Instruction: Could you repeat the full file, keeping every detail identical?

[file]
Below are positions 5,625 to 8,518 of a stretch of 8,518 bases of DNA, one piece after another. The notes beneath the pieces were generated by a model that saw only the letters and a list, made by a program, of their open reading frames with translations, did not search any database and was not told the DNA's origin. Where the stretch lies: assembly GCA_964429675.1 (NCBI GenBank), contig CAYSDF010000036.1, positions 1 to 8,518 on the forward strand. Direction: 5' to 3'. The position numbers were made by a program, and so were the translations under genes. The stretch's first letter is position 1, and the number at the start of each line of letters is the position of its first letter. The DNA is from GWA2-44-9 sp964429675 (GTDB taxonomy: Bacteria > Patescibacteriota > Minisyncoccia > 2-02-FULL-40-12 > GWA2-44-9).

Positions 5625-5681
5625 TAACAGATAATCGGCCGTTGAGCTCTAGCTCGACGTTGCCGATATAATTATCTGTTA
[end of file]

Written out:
Below are positions 5,625 to 8,518 of a stretch of 8,518 bases of DNA, one piece after another. The notes beneath the pieces were generated by a model that saw only the letters and a list, made by a program, of their open reading frames with translations, did not search any database and was not told the DNA's origin. Where the stretch lies: assembly GCA_964429675.1 (NCBI GenBank), contig CAYSDF010000036.1, positions 1 to 8,518 on the forward strand. Direction: 5' to 3'. The position numbers were made by a program, and so were the translations under genes. The stretch's first letter is position 1, and the number at the start of each line of letters is the position of its first letter. The DNA is from GWA2-44-9 sp964429675 (GTDB taxonomy: Bacteria > Patescibacteriota > Minisyncoccia > 2-02-FULL-40-12 > GWA2-44-9).

Positions 5625-5681
5625 TAACAGATAATCGGCCGTTGAGCTCTAGCTCGACGTTGCCGATATAATTATCTGTTA